It has been a year since the Anti-Racism Working Group (ARWG) met for the first time in 2020. I have really appreciated this opportunity because I now have a much better understanding of what racism is and how racist I was. It was not easy for me to see this, since I used to believe I was not racist at all, and that North America is the least racist place in the world. The good news is that I was inspired and started to explore paths of anti-racism as I became more aware of the racist reality of the world.
I think we have two main routes to be anti-racist. One is to reduce racism, and the other is to heal the wounded souls resulting from racism. The most fascinating thing I learned from ARWG is that both routes can be travelled, not only through our heads, but also through our bodies. The intelligent part is easy for me to understand, yet the physical concept took me quite a while to feel, practise, and then see the healing power through body.
My Grandmother’s Hands: Racialized Trauma and the Pathway to Mending Our Hearts and Bodies is a book written by Resmaa Menakem. It has been used by our group to reflect on the topic of anti-racism. Being a yellow person who immigrated from China to Canada, I did not see clearly the wisdom of the book at the beginning, since its background is the racist conflicts between the black people and the white people in America.
However, being a dance lover, I like exploring my body, so I did the body practice instructed at the end of each chapter. Surprisingly, I found that my body is much wiser than my mental awareness since my yellow body directed my Asian-Canadian brain to “see” the racialized trauma in me through “seeing” the trauma that has happened to the bodies of other peoples.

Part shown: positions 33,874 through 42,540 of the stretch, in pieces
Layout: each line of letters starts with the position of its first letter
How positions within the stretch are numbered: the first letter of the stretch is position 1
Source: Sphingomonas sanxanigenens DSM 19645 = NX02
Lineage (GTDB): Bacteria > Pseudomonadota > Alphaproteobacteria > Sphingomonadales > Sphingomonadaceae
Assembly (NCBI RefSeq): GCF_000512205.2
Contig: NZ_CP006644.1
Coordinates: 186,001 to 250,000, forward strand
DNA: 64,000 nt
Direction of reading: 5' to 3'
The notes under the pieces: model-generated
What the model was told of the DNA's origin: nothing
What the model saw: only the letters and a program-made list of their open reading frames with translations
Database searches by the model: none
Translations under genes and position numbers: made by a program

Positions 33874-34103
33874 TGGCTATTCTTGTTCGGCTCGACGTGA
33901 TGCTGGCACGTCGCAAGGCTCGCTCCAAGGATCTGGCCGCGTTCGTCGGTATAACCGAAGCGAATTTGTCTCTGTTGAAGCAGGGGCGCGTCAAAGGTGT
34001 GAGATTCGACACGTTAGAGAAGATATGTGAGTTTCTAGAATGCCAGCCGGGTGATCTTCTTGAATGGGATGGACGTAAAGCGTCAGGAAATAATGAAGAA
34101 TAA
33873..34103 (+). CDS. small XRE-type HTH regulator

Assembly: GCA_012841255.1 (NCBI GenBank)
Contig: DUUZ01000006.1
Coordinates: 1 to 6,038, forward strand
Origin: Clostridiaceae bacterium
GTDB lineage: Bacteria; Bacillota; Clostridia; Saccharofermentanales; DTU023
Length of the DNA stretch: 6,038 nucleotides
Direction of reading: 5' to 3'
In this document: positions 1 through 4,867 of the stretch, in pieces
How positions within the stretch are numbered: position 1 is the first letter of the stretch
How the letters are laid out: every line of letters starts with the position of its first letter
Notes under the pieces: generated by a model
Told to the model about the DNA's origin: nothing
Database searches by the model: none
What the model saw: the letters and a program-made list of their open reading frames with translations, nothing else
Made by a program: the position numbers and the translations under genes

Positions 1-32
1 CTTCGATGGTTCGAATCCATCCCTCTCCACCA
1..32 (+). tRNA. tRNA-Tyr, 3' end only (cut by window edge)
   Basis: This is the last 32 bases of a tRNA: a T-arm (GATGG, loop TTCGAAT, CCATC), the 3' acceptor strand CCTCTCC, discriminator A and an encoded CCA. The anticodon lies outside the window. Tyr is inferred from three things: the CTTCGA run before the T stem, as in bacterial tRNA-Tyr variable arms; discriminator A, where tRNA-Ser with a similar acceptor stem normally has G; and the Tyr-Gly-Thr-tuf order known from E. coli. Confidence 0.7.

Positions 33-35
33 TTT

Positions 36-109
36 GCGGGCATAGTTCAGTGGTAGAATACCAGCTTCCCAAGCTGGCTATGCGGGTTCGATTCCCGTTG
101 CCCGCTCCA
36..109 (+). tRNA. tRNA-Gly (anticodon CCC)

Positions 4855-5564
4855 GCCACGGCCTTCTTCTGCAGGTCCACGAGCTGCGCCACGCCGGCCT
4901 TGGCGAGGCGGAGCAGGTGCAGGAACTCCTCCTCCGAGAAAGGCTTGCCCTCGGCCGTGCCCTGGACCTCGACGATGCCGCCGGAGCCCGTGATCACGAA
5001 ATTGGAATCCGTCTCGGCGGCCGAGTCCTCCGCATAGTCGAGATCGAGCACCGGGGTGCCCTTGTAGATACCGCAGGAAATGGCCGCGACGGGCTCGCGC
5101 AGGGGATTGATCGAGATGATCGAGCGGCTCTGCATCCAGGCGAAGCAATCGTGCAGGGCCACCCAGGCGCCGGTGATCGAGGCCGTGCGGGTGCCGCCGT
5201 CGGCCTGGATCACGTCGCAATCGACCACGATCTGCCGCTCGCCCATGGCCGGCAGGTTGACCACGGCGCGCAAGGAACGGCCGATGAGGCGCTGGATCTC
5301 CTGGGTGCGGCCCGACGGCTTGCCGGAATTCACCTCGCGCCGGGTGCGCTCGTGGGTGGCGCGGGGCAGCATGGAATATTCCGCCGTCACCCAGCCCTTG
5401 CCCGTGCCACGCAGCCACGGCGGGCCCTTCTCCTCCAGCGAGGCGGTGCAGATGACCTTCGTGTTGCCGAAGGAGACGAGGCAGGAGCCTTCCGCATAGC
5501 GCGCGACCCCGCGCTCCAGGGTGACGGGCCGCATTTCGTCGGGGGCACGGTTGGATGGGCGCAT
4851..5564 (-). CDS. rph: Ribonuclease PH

Furthermore, being someone who is neither white nor black, I found my trauma is from both being racially discriminated and being racially discriminating. The body practices told me that I am double-wounded. Menakem believes that mental wounds can be memorized by the body as physical trauma, and by healing the noticeable physical trauma we can heal our wounded souls. The first step of healing is to learn to listen to our physical trauma, which will lead us see the source of mental wounds. By internal reconciliation with ourselves both spiritually and bodily, we gain the capability and hope to reconcile with others, with the world, and with God.
Anglicans of Canada used to be—and maybe are still—very “white.” We can see it from the ethical composition of our congregations and our clergy. However, being “white” is different from being “racist.” Ever since I stepped into the Anglican Diocese of Niagara in 2019, I have been welcomed and loved by white congregations, white priests, white mentors, white chaplains, and our white bishop. Maybe, I just came at the right time when our diocese started to open the door to embrace people with different ethical bodies. I believe that God called me to come to the Anglican Church for many reasons. One must be using my healing wounded body and soul to heal other wounded bodies and souls.
I know that we have a long way to go, but at least I can do something to make our community less racist, and I think this is what each of us can do, starting with our own bodies.